– Oh, there are guys like Tommy LiPuma. He’s the kind of producer that really just let’s his musicians go. He hires the right guys for the right reasons. And he just let’s them play. And that always brings the best out in many musicians. And a lot of producers hire me because they know what I do – and sometimes they don’t even tell me what to do.

They give you a lot of freedom? That’s my feeling… don’t limit Lenny Castro ;o) He knows how to limit himself …

– You know, sometimes I do get limited, but it’s OK. It’s part of music. It’s part of being a musician. It’s the discipline. That was something that was part of my training also – I did get some discipline. When I studied classical music I learned a lot of discipline – you have to have that. And if the guy just wants a tambourine in that 16th note with a backbeat and nothing else – then give it to him. Because he is writing the cheque. He is producing, he knows the artist.

Did you ever have the feeling that what they are telling you to do sounds like shit – but you do it for eh, not just for the money but because he said so?

– Yeah, not that it sounded like shit but I have had times when I have said: ”Wauu – I could have done a little bit more – maybe a little bit more percussive-wise, maybe take a litte bit of a chance here and there”. But you know – you just learn to live with it. You go: ”Ah – it is what it is and if that’s what they want, then that’s what they are going to get”. And you have to respect that.

But in the studio – you want to do your best, every time?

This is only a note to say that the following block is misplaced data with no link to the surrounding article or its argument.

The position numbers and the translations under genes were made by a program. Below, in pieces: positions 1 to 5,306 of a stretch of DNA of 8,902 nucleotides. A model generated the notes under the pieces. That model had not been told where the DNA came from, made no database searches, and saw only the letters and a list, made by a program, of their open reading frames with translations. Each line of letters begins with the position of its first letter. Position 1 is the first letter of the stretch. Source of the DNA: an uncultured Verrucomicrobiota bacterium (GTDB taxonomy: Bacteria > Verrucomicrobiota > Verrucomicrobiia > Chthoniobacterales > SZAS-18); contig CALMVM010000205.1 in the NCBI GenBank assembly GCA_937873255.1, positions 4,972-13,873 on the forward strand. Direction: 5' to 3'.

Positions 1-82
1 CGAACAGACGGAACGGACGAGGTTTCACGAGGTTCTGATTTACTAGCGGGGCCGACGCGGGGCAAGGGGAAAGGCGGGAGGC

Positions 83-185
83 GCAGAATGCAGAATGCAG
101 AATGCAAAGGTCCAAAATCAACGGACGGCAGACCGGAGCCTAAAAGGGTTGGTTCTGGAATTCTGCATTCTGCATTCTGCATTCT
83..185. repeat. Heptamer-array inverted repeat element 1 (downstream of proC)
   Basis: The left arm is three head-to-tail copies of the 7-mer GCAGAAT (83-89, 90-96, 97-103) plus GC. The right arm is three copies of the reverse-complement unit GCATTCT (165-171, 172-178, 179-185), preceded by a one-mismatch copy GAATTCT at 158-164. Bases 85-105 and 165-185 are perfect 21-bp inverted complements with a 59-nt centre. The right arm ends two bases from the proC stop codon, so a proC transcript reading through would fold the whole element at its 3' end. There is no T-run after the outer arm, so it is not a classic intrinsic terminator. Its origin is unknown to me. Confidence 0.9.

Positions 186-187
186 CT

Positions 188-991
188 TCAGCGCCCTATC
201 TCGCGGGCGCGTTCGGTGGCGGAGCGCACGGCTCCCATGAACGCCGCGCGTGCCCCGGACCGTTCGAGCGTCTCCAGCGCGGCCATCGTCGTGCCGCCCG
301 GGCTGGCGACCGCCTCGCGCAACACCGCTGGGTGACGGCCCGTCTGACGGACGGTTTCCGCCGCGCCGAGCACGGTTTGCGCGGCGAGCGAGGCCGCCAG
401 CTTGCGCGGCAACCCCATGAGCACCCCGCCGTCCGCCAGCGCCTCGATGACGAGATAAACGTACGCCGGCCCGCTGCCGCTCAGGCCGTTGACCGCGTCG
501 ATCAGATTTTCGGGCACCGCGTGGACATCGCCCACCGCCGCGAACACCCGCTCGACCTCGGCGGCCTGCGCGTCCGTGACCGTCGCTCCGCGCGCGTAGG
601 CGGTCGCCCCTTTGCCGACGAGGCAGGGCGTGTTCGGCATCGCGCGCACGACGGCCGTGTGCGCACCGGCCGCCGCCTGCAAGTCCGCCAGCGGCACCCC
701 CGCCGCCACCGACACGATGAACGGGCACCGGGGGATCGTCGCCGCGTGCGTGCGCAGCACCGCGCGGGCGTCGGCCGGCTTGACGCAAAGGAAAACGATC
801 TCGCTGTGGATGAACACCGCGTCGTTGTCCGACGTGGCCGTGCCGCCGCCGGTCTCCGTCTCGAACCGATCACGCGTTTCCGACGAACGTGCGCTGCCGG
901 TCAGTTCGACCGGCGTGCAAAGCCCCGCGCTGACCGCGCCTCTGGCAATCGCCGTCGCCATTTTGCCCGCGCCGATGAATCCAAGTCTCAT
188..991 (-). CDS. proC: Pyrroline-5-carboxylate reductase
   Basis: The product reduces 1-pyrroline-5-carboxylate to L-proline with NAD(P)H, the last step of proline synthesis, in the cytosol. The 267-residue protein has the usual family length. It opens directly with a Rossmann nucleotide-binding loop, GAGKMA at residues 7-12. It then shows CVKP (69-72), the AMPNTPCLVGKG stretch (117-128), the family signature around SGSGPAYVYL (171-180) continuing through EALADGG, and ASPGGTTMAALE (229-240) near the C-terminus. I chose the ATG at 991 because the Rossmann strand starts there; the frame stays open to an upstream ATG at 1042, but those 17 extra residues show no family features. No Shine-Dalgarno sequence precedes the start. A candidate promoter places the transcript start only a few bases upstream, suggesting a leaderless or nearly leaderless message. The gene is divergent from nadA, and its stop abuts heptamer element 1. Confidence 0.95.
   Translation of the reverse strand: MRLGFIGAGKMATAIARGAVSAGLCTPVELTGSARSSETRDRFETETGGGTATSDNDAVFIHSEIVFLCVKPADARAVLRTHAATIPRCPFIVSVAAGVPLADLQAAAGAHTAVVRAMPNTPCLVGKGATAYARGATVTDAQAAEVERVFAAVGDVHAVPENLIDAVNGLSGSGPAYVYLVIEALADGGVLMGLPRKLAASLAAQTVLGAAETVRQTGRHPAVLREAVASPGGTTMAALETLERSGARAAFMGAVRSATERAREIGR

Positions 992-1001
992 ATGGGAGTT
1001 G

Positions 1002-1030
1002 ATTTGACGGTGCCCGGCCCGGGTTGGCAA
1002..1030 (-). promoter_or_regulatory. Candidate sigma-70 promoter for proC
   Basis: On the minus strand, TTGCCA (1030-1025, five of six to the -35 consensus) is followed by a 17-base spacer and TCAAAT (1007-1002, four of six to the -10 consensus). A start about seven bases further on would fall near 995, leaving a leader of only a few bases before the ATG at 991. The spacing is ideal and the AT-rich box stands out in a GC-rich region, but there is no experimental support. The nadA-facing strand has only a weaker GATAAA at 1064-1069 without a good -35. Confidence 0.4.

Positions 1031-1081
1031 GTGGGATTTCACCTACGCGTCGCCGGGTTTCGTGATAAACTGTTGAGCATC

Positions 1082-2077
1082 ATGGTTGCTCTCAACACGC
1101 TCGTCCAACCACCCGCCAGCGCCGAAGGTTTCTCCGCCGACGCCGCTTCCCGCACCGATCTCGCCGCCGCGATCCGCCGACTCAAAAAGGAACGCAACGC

– Of course.

And if they want something else that you don’t think sounds nice – did you ever say: “OK, I am not going to play that!”?

– Well, no. I have never played anything that I don’t like. Even if it is the stupidest thing in the world. I mean, I’ve done some really crazy things in the studio – but I have enjoyed them all. I have enjoyed every second of them, every stroke and every bang, every clang and every ding.

And you do make very nice dings, hehe!

– So I have been told, haha.

We are looking forward to that – you have been around now for, how much, 30 years? 33 years? Do you ever think about … ”When am I gonna stop… do you have another 25 years in your pocket?”

– Oh, like I told my wife: ”I am gonna play till I drop”.

And you have got 2 big kids, right?

– Yes, I have a son, Tyler, who’s 23. He’s a great drummer. And a daughter, Christina, she’s 21.

He plays what style?

– He’s into the heavy metal genre and he’s an incredible artist too.

Drummer, you said …

– He’s a drummer, yeah. He actually started playing guitar before he played drums. He got his first guitar lesson from Eddie Van Halen – Eddie taught him his first chord.

Did he make any recordings?

– No, not yet, not yet. But I am hoping.

Would you help him?

– Oh yes, off course. I will always …

Every dad is gonna do everything for the child …

– The thing is, I have tried to let him grow on his own, I have given him a little bit of guidance here and there but I want his sound to be his sound. I want him to have his own identity.

Will you be in the lineup? When he makes his first record?

– I hope so, haha …

Do you think he will have you?

– Sure he would, are you kidding me!

He’s proud of you?

– Yeah, of course he is ;o)

He must be – and you proud of him!

– Yeah, I’m proud of both of them – also Christina, she’s 21 years old. She’s into cooking – she’s into the culinary arts and she’s studying to be a chef.

Not playing?

– No, but she does sing. She has her mother’s voice. Her mother was a background vocalist my first wife. She was a beautiful singer. In fact, she used to sing with TOTO for a while, she was singing background for TOTO. We worked together on a lot of things. We went on the road together a lot, we did Boz, we did Christopher Cross, we did TOTO and Al Jarreau together. It was wonderful, it was a lot of fun. I miss her a lot!

Thanks a lot for the interview, Lenny, my man. Look forward to hearing you play tonight …

– Thanks, Sune! My pleasure. It’s groove time!